David Goldman AP

Originally published on Fri March 29, 2013 5:34 pm

A grand jury has indicted dozens of Atlanta Public Schools educators caught up in a massive cheating scandal, NPR member station WABE reports.

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Movie Reviews
4:22 pm
Fri March 29, 2013

A Film So Sumptuous, 'Renoir' Himself Might Have Helped Out

Jean (Vincent Rottiers) assists his ailing father, the artist Pierre-Auguste Renoir (Michel Bouquet), in his studio on the French Riviera.
Samuel Goldwyn Films

Originally published on Fri March 29, 2013 6:55 pm

The year is 1915. A beautiful young woman bicycling through sun-dappled woods passes under an effigy of a German soldier and seems entirely unfazed. World War I is raging elsewhere in Europe, but here on the French Riviera life is serene.

The cyclist, Andree, is on her way to pose for an elderly Impressionist painter, Pierre-Auguste Renoir (Michel Bouquet), whom she somewhat startles by claiming to be an artist herself.

"An artist," wonders the great man.

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Shots - Health News
3:51 pm
Fri March 29, 2013

In India, Discrimination Against Women Can Start In The Womb

Dr. Nayna Patel performs an ultrasound exam on Rinku Macwan, at a hospital near Ahmedabad, India. It's illegal in India for doctors to reveal a baby's sex during these exams, but many do it anyway.
Sam Panthaky AFP/Getty Images

Originally published on Tue April 2, 2013 9:18 am

India has lately become infamous for its epidemic sexual violence and discrimination against women. Sexual harassment there is so rampant that it even has a nickname: Eve-teasing.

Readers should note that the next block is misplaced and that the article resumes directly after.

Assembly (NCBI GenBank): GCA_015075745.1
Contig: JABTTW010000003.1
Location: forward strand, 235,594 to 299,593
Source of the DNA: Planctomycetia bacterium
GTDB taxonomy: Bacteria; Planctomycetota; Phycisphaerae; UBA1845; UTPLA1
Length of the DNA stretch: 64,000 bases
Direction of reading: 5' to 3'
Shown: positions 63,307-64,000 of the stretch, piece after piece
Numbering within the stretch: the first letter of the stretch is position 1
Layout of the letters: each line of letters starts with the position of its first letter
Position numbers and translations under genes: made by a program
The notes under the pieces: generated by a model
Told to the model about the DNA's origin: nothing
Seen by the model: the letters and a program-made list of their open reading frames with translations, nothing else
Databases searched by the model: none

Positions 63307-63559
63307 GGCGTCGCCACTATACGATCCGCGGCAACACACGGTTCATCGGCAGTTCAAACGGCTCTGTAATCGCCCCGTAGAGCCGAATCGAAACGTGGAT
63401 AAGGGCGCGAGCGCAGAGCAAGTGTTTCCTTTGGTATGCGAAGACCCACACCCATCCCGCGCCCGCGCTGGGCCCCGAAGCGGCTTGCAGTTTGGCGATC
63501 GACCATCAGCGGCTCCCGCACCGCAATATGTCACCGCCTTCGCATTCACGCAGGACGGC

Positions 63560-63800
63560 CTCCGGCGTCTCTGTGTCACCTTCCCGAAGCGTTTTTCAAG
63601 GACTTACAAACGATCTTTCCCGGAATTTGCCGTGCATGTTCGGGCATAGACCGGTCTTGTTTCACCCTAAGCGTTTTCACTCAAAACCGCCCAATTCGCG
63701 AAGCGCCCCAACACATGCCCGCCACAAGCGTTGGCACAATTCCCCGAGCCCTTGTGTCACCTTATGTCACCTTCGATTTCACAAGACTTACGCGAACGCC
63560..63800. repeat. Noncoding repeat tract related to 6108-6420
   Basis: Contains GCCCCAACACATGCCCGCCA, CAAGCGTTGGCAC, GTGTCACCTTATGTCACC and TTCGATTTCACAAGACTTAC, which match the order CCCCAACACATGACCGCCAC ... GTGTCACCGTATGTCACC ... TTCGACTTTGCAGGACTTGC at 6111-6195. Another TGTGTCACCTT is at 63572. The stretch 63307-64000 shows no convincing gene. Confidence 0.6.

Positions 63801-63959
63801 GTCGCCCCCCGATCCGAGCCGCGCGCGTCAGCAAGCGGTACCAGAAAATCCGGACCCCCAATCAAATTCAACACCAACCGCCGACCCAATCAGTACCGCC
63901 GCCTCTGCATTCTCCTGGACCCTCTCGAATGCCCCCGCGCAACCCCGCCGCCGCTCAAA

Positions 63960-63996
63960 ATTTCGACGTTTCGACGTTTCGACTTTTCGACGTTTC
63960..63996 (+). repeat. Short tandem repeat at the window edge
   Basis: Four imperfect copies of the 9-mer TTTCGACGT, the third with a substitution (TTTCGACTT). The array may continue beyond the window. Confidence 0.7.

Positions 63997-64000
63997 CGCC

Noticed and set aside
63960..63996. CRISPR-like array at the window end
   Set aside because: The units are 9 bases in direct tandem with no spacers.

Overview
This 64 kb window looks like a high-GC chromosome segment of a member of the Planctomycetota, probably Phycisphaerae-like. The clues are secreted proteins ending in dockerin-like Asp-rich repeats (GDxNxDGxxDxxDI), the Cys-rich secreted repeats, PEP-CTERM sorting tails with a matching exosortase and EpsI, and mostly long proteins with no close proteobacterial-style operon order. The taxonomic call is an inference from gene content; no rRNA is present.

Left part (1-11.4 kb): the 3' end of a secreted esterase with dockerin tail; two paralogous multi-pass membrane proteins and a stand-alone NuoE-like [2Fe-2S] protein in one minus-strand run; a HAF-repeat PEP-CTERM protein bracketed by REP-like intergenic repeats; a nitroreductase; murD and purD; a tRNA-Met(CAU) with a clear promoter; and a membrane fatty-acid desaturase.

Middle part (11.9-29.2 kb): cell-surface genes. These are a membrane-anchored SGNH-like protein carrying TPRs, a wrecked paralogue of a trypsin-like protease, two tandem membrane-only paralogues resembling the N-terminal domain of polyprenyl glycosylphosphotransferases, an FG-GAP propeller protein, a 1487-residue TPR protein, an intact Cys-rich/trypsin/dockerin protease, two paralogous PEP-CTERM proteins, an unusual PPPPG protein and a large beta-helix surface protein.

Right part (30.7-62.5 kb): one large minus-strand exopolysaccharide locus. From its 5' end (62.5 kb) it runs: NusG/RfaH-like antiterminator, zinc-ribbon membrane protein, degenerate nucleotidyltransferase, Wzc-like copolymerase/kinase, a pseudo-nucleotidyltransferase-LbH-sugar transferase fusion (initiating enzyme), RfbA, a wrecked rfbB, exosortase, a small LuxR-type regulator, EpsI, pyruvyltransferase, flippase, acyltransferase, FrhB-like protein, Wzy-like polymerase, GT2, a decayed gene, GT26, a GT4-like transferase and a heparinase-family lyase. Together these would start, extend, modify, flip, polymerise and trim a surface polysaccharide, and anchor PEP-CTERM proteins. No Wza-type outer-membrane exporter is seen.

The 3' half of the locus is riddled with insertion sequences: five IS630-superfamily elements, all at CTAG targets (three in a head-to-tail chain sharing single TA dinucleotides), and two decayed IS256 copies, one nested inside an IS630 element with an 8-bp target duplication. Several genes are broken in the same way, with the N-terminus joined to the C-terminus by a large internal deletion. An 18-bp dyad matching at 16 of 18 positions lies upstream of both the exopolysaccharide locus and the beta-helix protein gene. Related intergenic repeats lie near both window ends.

But mothers may be practicing discrimination, too, in how they treat their daughters in the womb.

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Economy
3:46 pm
Fri March 29, 2013

As Housing Industry Builds Up, Other Sectors Follow

Home Depot is hiring 80,000 employees for its spring season. As the housing market picks up, other industry sectors — like gardening, construction and furniture — move upward, too.
Jewel Samad AFP/Getty Images

Originally published on Fri March 29, 2013 10:31 pm

When fortunes rise in the housing industry — as they currently are — it tends to lift sales for other businesses, too. Home construction, sales and prices are all improving. And according to many analysts, the market is gaining steam.

For nearly two decades, Scott Gillis has owned his own moving company, Great Scott Moving in Hyattsville, Md. Moving high season is just around the corner, which means Gillis is hiring.

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Architecture
3:46 pm
Fri March 29, 2013

Self-Taught Architect Behind Brooklyn's 'Broken Angel' Faces Eviction